Instagram can be a powerful platform in order to showcase the talent of emerging artists. It can serve art in a revolutionary way, capturing the contradictions of the new digital era: the dangerous pleasures of narcissism and the need for validation but also the power of free expression and self-affirmation.
The following artists, rather than showing illusions presented as the real thing in their work, showcase real subjects, as filtered through their own personal vision.
1) Mickalene Thomas
The New York-based African American artist is a force to be reckoned with. Thomas makes paintings and collages, but also photography and installations that portray diverse types of beauty. She is particularly focused on black women and how their identity and sexuality are shaped by the ways in which they are depicted within popular culture. Thomas’s complex paintings – made of rhinestones, acrylic and enamel – empower the female figure and break free from the conventions about the female representation, which, within the Western tradition, has always privileged a ‘perfected’ white female nude. One of the many striking examples of the ways in which Thomas reworks and reinterprets tradition is her painting Le Déjeuner Sur l’herbe: Les Trois Femmes Noires (see below), which reinterprets the classical – and yet, at the time scandalous – masterpiece by Manet.
As the artist herself claims, “to see yourself and for others to see you is a form of validation”. With her references to tradition and with the iconic and glamorous female figures that she portrays, Thomas draws attention to the lack of black women within visual western culture, while also creating new spaces for them to re-assert their powerful presence. To check Thomas’s incredible work: https://www.mickalenethomas.com/works or on her Instagram @mickalenethomas.
2) Kelly Beeman
This artist and fashion illustrator based in New York City and Los Angeles draws simple and elegant portraits of women surrounded by everyday objects and ornamental patterns. With clients such as Elie Saab and Tory Burch, she has worked with many fashion magazines, including Vogue and Marie Claire. Beeman’s watercolours are delicate and carefully juxtaposed, showcasing women that, though apparently similar, are of different colours and beauty. The long necks, the elongated bodies and the sensual, yet restrained poses, recall Modigliani’s masterpieces (see picture on the right). Check out Beeman’s work here https://www.kellybeeman.com/artwork and here @kellymariebeeman.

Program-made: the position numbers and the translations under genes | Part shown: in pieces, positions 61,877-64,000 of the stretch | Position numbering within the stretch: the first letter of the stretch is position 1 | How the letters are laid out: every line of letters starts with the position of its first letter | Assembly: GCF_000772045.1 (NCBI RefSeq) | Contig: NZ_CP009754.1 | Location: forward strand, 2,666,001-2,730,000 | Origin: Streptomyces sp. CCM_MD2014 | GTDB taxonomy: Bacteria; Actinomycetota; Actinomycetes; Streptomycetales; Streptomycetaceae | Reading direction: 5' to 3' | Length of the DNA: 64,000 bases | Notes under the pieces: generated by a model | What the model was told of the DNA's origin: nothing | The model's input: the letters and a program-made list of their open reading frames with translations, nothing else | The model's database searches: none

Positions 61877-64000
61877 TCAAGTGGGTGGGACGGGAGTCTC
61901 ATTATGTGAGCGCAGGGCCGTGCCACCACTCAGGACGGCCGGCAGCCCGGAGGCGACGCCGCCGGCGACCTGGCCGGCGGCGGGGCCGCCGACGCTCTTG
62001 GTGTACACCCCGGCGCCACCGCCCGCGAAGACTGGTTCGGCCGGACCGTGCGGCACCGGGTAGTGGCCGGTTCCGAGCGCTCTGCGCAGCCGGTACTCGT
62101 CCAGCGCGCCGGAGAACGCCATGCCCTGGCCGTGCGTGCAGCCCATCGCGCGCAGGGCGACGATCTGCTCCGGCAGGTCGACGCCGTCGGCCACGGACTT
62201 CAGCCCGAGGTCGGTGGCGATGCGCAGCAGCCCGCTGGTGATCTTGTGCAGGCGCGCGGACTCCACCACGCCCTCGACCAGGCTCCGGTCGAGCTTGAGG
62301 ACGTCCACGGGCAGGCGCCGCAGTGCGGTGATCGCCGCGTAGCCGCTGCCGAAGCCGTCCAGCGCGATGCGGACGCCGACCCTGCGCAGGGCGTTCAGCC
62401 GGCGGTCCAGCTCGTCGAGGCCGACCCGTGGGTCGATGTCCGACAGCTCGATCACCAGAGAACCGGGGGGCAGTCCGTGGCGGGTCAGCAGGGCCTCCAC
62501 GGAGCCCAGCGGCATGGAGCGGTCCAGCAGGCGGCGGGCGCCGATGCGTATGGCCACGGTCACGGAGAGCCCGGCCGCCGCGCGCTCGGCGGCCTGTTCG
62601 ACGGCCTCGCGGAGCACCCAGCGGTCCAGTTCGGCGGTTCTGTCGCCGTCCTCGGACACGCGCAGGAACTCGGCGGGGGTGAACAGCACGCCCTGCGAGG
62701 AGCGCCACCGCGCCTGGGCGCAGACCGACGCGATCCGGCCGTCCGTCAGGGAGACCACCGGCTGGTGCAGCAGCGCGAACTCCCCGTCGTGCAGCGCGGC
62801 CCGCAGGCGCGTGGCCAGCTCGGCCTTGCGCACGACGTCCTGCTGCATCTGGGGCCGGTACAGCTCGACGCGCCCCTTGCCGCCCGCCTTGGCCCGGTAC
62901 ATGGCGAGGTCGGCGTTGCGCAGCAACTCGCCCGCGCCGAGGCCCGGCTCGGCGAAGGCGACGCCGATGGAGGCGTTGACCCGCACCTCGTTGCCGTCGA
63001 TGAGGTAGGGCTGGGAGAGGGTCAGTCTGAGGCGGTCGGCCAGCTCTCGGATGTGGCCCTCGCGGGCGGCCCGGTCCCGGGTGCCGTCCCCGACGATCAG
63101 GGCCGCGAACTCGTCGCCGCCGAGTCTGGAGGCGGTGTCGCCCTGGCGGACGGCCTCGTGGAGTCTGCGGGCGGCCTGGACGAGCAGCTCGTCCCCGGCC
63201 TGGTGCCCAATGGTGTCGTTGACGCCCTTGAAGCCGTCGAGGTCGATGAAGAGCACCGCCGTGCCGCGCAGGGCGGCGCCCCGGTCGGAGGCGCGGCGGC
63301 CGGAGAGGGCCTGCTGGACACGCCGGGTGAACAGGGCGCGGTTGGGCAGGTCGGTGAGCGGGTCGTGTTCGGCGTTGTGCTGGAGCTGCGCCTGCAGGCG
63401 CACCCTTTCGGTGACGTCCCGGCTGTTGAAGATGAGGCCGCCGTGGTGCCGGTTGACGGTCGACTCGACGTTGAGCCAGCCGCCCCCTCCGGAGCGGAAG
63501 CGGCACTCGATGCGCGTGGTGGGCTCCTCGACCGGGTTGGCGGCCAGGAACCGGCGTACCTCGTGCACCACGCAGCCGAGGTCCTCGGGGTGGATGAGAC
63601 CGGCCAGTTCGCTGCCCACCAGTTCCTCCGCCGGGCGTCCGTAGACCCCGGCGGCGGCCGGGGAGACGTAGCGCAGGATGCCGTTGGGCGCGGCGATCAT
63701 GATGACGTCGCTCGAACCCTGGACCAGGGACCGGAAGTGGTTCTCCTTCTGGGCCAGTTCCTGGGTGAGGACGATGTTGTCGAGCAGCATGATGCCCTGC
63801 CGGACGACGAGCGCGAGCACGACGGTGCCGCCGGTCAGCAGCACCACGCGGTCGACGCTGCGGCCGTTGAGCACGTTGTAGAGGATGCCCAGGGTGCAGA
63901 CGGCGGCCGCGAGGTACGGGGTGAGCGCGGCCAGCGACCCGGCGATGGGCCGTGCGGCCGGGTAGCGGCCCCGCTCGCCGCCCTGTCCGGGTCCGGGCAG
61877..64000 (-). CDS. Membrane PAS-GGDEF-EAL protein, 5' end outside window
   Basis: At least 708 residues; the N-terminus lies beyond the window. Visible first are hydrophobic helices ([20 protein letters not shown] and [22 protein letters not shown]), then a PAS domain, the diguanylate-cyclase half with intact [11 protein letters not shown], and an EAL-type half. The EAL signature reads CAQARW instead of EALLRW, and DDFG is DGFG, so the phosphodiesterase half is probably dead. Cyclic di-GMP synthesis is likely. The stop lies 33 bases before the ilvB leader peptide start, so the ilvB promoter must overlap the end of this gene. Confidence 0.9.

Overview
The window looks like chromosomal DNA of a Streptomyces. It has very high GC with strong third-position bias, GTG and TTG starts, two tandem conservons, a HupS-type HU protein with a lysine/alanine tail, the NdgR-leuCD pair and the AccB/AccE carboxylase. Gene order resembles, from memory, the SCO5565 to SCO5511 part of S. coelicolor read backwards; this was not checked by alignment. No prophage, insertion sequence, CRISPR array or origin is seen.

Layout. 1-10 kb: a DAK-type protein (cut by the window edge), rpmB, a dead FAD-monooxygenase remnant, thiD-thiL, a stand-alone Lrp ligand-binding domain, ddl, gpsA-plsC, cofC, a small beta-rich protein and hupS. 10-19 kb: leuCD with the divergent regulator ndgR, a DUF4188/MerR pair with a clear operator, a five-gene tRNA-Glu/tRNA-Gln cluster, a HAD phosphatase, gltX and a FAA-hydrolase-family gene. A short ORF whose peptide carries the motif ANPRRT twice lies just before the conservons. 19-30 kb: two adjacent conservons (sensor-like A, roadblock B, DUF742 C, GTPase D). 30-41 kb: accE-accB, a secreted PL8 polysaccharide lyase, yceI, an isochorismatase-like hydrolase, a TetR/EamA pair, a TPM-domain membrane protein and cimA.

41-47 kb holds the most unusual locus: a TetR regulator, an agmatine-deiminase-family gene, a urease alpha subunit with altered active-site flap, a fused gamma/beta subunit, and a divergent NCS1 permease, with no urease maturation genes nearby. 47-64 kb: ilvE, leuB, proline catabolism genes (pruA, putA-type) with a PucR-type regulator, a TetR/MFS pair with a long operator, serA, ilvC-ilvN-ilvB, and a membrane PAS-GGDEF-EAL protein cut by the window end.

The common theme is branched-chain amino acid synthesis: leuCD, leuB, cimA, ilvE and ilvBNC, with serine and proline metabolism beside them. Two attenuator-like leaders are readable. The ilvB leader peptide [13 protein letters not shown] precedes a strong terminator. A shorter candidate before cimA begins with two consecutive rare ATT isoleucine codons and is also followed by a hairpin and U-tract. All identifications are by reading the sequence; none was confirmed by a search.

3) Monica Kim Garza
Recalling artists such as Paul Gauguin, Garza paints beautiful, curvy female figures in sensual poses and everyday situations. The flamboyant colours that she employs are often non-representational – a technique that allows the artist to express her personal vision of reality rather than being faithful to it – and the decorations that frame the human subjects can be abstract patterns, harmonising the quotidian settings. Follow her on Instagram here @monicakimgarza.
4) Adébayo Bolaji
This London-based painter, but also writer, director and actor, employs a bold – and self-taught – technique that includes powerful, vibrant colour textures and juxtapositions and distorted and expressive figures. Bolaji’s subjects encapsulate the human condition, as they seem to be struggling to understand and affirm their own contradictory sense of self. See more of this artist @adebayobolaji.
5) Christiane Spangsberg
This young Danish artist has had four solo exhibitions, and all of them sold out. She draws imperfect, minimal shapes that stand out on the canvas for their intense and evocative nature. Inspired by the French modern painters from the early twentieth century like Henri Matisse and André Derain, Spangsberg draws in order to express and better understand her inner feelings and thoughts. To learn more about her work follow her on Instagram @christianespangsberg.
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